Why the traditional job hiring process isn’t tailored to people with dyslexia and how businesses can change this

Written by
Shannon Douglas
Last updated:
Created on:
October 19, 2022

At Willo, October means one thing. No, not Pumpkin Spice Latte season or scary movies - Dyslexia Awareness. The Month of October is Dyslexia Awareness Month, where organisations and businesses across the globe raise awareness and highlight the continued efforts to make the world as accessible as possible to people with dyslexia.

In a recent article featured in the Huffington Post, our co-founders Euan and Andrew talk about their experiences having dyslexia, how this has influenced their career to date and ultimately, how it inspired Willo. Huffington Post dyslexia and hiring.

It is estimated that over 1 in 10 people have dyslexia, making it one of the most common learning difficulties present in the UK workforce. Dyslexia primarily affects the skills involved in reading and spelling. Leading to difficulties with spelling words correctly, reading and writing speed, and confusion of letters and their correct order. People with dyslexia process information differently, uniquely approaching problem-solving tasks. LinkedIn has recently recognised “dyslexic thinking” as a skill that their users can now add to their profile alongside more traditionally recognised skills such as leadership or Microsoft excel. Though it may seem small, this move is a massive step forward in recognising the incredible and unique strengths dyslexic thinkers have; it’s time the recruitment process caught up.

With such a high prevalence of the condition amongst the current workforce, and numerous studies outlining how dyslexia can put individuals at a disadvantage during the hiring process, not much has changed in the typical recruitment model in over 60 years.

  1. Find a job ad.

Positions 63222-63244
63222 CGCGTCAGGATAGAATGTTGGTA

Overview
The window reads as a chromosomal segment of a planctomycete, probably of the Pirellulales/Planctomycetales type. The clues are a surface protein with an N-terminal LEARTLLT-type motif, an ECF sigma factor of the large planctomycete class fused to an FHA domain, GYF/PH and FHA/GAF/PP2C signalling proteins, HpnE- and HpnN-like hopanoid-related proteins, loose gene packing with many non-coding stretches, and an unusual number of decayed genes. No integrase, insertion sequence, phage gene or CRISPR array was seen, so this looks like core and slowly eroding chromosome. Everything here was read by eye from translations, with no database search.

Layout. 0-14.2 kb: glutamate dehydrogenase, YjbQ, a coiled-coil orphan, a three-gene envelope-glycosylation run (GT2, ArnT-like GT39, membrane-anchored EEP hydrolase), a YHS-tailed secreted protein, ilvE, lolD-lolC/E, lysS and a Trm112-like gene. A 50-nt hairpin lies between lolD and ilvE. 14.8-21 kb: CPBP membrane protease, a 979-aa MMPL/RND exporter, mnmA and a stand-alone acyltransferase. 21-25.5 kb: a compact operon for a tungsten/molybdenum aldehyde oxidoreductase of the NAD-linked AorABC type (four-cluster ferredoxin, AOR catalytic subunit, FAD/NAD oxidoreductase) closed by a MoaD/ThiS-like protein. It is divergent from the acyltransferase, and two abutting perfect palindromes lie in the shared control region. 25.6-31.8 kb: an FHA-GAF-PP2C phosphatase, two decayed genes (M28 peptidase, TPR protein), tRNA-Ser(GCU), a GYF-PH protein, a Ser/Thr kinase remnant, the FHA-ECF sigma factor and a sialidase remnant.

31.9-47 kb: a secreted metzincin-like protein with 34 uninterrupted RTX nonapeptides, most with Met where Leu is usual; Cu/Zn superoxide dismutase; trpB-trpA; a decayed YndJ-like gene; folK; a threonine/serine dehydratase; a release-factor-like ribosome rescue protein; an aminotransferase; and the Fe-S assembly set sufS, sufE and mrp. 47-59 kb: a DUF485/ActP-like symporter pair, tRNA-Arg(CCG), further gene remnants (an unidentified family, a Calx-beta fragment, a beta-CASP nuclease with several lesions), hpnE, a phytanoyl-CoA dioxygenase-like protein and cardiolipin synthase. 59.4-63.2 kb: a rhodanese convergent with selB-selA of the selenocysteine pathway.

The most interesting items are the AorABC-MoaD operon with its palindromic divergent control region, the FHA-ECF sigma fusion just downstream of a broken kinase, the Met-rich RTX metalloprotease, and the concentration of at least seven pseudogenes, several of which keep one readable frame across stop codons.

2. Apply for the job with a CV and Cover Letter.
  3. The recruiter reviews CV and Cover Letter.
  4. Invites “top” candidates for interview.
  5. The position is filled.

The crucial step in this process, which here at Willo believe is outdated, is the need for a CV and cover letter. Indeed reports that the average recruiter only spends 6-7 seconds reviewing a CV, with over 80% being discarded in this initial review. Often for issues such as spelling mistakes or poor grammar, common areas people with dyslexia struggle with. Discounting someone because of one A4 piece of paper without letting them shine or show their full potential means employers miss out on a whole host of untapped talent.

At Willo, we believe there is a better way to interview people, putting everyone on as even footing as possible. Our innovative platform allows you to set video interviews for candidates instead of CV submissions. Which they can do in their own time, and you can review when best suits you. To make our platform as accessible as possible, we ensure that text is stripped back and utilise both written and audio queues to help individuals get the most out of their interviews. Utilising a video interviewing platform such as Willo can greatly help neurodivergent people during the job interview process. Allowing their skills to be showcased holistically without the barrier of a CV holding them back and fostering a more accessible and inclusive interview process.

Shannon Douglas
Marketing Executive
LinkedIn profile

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